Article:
distributing the anodes uniformly around the structure. In
piping) and the surrounding soil (the electrolyte) when
the case of new tank installations, sacriÞcial anodes are
using a copper-copper sulfate reference electrode in contact
often placed parallel to the tank walls, at or near the level of
with the soil electrolyte. During the testing, the sacriÞcial
the tank bottom. For petroleum distribution systems, anodes
anodes remain attached to the structure, and all measure-
are typically installed below the piping at a depth of about
ments must consider all voltage drops other than those
Þve feet. Installation of anodes at these locations for tanks
across the structure/electrolyte boundary for valid interpre-
and piping serves two purposes:
tation of the data.
a. It helps assure anodes remain in a moist environment.
3.6.2 Routine measurements of structure-to-soil potential
b. It provides better current distribution to the lower portion of
for evaluating the extent of corrosion protection are often
the buried structures where corrosion is typically most severe.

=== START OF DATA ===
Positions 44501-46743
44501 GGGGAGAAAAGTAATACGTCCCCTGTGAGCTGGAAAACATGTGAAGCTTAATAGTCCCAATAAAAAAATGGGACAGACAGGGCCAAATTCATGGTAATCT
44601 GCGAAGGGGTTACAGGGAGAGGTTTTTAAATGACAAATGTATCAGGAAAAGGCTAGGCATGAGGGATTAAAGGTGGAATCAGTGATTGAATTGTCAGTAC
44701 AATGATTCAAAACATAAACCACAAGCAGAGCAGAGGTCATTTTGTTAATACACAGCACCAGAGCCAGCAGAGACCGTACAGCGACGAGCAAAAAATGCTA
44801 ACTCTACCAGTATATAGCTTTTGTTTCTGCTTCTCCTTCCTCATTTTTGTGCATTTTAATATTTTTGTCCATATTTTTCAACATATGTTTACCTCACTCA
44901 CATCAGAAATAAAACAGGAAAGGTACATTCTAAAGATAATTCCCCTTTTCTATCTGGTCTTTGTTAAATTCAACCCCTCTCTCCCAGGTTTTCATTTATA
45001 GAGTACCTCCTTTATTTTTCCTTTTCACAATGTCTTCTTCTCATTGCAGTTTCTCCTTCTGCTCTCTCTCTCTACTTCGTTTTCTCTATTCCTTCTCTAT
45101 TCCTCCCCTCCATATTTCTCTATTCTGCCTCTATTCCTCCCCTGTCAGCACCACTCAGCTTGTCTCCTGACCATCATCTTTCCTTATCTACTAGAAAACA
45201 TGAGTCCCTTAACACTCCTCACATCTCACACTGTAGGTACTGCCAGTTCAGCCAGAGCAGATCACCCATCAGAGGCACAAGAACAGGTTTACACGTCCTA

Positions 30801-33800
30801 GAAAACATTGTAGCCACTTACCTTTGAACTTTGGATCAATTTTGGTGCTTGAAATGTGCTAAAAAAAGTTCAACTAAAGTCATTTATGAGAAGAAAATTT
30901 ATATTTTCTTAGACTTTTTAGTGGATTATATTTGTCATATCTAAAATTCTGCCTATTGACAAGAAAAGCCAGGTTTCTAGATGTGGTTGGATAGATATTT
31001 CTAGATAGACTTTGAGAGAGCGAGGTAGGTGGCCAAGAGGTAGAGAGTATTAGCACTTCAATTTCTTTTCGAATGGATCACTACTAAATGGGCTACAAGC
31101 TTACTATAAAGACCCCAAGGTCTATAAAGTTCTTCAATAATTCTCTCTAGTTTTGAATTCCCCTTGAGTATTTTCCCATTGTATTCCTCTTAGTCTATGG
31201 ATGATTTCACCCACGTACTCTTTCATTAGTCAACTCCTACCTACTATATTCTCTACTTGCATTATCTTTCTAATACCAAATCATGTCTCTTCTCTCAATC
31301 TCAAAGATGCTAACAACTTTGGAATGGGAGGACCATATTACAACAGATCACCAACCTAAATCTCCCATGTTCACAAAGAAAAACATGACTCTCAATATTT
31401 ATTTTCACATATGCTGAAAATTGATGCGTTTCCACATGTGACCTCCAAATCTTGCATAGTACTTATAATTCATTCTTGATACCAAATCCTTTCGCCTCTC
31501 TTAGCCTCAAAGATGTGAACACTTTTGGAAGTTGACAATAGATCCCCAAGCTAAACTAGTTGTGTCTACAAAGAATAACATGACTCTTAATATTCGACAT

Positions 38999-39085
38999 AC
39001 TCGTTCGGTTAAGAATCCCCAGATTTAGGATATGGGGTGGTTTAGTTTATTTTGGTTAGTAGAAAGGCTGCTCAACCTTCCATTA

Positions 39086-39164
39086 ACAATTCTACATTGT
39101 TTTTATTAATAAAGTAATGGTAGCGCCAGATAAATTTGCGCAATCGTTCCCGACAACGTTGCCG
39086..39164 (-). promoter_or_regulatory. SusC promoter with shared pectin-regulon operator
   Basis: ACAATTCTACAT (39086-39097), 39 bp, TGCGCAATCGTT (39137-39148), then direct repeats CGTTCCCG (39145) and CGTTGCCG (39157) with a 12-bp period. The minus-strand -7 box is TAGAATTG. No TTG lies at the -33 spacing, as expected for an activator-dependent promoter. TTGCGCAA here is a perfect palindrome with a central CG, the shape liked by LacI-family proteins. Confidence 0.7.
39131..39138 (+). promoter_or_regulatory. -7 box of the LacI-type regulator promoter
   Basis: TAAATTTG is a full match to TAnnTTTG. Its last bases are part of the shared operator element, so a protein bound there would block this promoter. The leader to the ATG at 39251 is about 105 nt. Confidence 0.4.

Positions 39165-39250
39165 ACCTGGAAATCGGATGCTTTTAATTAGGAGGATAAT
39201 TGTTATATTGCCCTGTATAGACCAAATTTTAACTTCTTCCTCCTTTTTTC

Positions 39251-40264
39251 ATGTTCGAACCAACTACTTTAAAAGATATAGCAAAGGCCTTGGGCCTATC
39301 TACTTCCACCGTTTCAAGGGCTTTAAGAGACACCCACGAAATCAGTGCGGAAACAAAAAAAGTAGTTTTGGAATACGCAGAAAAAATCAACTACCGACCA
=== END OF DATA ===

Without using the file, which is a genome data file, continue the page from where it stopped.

difÞcult to obtain at petroleum storage and distribution sites
because the buried structures are covered by asphalt or con-
3.5 Electrical Connections and Isolation crete pavement. While valid potential measurements are
3.5.1 A low-resistance electrical connection must be made possible through asphalt or concrete, special equipment and
between the structure to be protected and the wire lead for the trained personnel may be required to obtain and interpret
sacriÞcial anodes. For new installations and where safety fac- these results. More reliable results can be obtained by
tors permit, powder weld connections, such as Cadweld or installing permanent access manholes through the pavement
Thermit type, should be used. In some situations, safety fac- to the soil at the time cathodic protection is installed. The
tors may dictate the use of mechanical connections. Mechani- soil access manholes should be positioned to enable mea-
CATHODIC PROTECTION OF UNDERGROUND PETROLEUM STORAGE TANKS AND PIPING SYSTEMS 9

surement of potentials over the structure at points farthest by electrically connecting the buried structure to the nega-